“How beautiful are the feet of those who bring good news!”Romans 10:15b
Watching my kids learn how to swim has challenged me to rethink the way I train others to share Jesus. In his book Brain Rules, John Medina writes “90% of what is taught in training is lost within one month, the majority within a few hours.” Couple that statistic with people’s fear of talking about Jesus and we as evangelism trainers have a major problem. We might not be able to change people’s fears, but we can change how we train others to share Jesus.
Training that sticks needs to include three things: it needs to be personally meaningful, experiential, and have clear application.
Jumping off the diving board
My personal motivation to sign my kids to take swim lessons was so that they would be safe in whatever pool, lake or ocean they would swim. But for my kids, they aren’t thinking about safety- they’re thinking about fun! After my son Reuben saw his friend Owen–only a year older than him–jump off a diving board into the deep end he exclaimed, “Can I do that too? I want to learn how to swim in the deep end!” He was motivated by seeing Owen’s success.
As trainers we need to realize that our motivations for sharing Jesus will likely be very different than the people that we are training. Help them to discover their personal motivation. It could be that they want to learn how to have civil conversations with family members rather than debates about faith, that they want friends to experience the love of God, or they felt guilty saying no to the pastor that invited them to come to evangelism training. You can help people discover their personal motivation by beginning to have them dream- dream about what it would be like for their friends and neighbors to experience Jesus. Simply ask them, “If God could do anything in your life, your workplace or family, what would you want him to do?” This will give them a picture that they can ask God to make real in their life.
Getting in the water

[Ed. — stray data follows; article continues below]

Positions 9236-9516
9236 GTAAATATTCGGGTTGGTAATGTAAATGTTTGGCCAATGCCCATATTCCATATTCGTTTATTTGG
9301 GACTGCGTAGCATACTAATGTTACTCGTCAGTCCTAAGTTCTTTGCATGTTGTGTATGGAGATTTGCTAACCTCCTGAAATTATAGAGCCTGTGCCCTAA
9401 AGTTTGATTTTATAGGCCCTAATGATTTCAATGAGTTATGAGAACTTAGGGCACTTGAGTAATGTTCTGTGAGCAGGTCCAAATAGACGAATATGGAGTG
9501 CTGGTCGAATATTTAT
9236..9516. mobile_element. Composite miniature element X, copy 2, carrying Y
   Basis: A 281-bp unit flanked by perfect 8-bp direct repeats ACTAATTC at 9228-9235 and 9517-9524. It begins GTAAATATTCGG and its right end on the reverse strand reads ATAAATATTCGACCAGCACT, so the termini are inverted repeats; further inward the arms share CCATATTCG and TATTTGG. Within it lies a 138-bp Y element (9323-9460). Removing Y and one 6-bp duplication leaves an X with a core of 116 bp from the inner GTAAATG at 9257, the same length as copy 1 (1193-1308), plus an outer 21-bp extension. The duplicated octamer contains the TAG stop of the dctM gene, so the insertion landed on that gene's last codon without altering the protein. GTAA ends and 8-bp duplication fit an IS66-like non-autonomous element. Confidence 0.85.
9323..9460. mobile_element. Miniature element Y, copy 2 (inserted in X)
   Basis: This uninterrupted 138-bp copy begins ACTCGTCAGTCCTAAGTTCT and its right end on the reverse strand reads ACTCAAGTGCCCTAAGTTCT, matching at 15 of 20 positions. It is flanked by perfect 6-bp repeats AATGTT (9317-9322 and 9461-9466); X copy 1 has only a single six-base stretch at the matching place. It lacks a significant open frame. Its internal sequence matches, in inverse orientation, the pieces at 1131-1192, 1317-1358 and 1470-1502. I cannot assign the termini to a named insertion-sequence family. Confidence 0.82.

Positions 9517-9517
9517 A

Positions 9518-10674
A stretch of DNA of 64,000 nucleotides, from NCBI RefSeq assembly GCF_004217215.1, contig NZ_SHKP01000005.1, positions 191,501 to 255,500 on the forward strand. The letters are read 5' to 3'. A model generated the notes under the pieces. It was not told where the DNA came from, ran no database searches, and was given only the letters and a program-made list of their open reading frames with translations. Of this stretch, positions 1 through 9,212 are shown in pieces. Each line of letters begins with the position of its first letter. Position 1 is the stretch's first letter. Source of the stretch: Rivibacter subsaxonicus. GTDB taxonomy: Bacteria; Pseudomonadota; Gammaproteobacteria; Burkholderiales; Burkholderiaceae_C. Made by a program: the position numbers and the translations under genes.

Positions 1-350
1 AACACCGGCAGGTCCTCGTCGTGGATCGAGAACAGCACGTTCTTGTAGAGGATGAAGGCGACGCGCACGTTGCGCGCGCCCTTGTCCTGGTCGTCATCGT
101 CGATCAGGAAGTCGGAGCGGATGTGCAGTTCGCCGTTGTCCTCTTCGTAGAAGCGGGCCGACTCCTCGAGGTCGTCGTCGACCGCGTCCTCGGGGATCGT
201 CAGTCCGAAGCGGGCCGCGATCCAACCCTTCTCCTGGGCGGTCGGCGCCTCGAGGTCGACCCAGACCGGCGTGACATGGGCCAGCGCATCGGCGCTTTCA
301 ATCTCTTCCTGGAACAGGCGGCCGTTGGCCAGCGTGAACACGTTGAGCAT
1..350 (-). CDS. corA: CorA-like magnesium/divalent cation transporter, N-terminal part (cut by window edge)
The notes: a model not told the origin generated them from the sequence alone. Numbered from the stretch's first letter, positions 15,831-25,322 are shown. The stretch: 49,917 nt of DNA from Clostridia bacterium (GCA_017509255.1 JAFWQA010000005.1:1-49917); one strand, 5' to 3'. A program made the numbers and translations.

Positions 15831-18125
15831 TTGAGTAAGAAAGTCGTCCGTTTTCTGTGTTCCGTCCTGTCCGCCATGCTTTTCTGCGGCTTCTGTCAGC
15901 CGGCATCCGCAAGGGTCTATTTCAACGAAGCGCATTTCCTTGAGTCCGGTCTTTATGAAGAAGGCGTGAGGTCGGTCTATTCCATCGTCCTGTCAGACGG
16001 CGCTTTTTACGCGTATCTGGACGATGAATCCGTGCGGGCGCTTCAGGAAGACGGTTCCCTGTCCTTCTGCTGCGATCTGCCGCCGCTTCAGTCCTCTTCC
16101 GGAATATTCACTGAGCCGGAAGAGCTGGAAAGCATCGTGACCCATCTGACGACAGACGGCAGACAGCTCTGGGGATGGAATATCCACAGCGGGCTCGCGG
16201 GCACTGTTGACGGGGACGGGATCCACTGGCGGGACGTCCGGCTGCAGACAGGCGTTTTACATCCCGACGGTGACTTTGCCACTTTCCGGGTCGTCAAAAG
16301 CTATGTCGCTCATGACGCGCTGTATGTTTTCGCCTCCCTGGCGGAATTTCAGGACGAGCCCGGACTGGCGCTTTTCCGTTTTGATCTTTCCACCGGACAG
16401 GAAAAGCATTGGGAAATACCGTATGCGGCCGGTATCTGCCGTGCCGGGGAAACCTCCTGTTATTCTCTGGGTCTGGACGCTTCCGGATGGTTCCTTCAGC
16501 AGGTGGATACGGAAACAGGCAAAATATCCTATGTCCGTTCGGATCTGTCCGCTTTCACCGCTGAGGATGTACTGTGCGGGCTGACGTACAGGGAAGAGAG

Swimming is experiential. You need to get in the water to learn how to swim, not just read about it, have discussions about technique or observe people from the edge of pool. Evangelism needs to be experiential. You need to talk with people about Jesus for them to hear about Jesus. Though it can be difficult for people to have an experience while sitting in a seminar, technology is a boon to helping us reach people with the gospel. During an evangelism training at a Mothers of Preschoolers convention, I invited the women to take out their phones and text a friend who didn’t know Jesus and set up a time to grab coffee with them in the next week. Some women panicked, but all I was encouraging them to do was to create intentional space to learn about their friend’s spiritual background and share how they experienced Jesus at the conference. The room buzzed with delight as phones pinged with responses of “Yes! I’d love to get together with you!” For others it was a wake up call to realize they didn’t have any friends who weren’t Christians.
Just keep swimming!
At the end of summer swim lessons, my husband and I with our younger son cheered as Reuben jumped off the diving board. As he swam to the side of the pool in the deep end, he excitedly said, “I did it!” The thing he had been practicing for finally happened! It bolstered his feeling of success that yes, he could do it.
Evangelism training needs to have a clear action plan and opportunities to keep practicing.
What will people do once they leave your seminar? Will their notebooks just sit on a dusty shelf? Whether you have them set up a time to meet with a non-Christian friend, have an accountability partner to pray for people far from God or to meet again in a month to share how God is moving, it needs to be clear. Evangelism happens from people actively sharing their faith, not simply learning about it.
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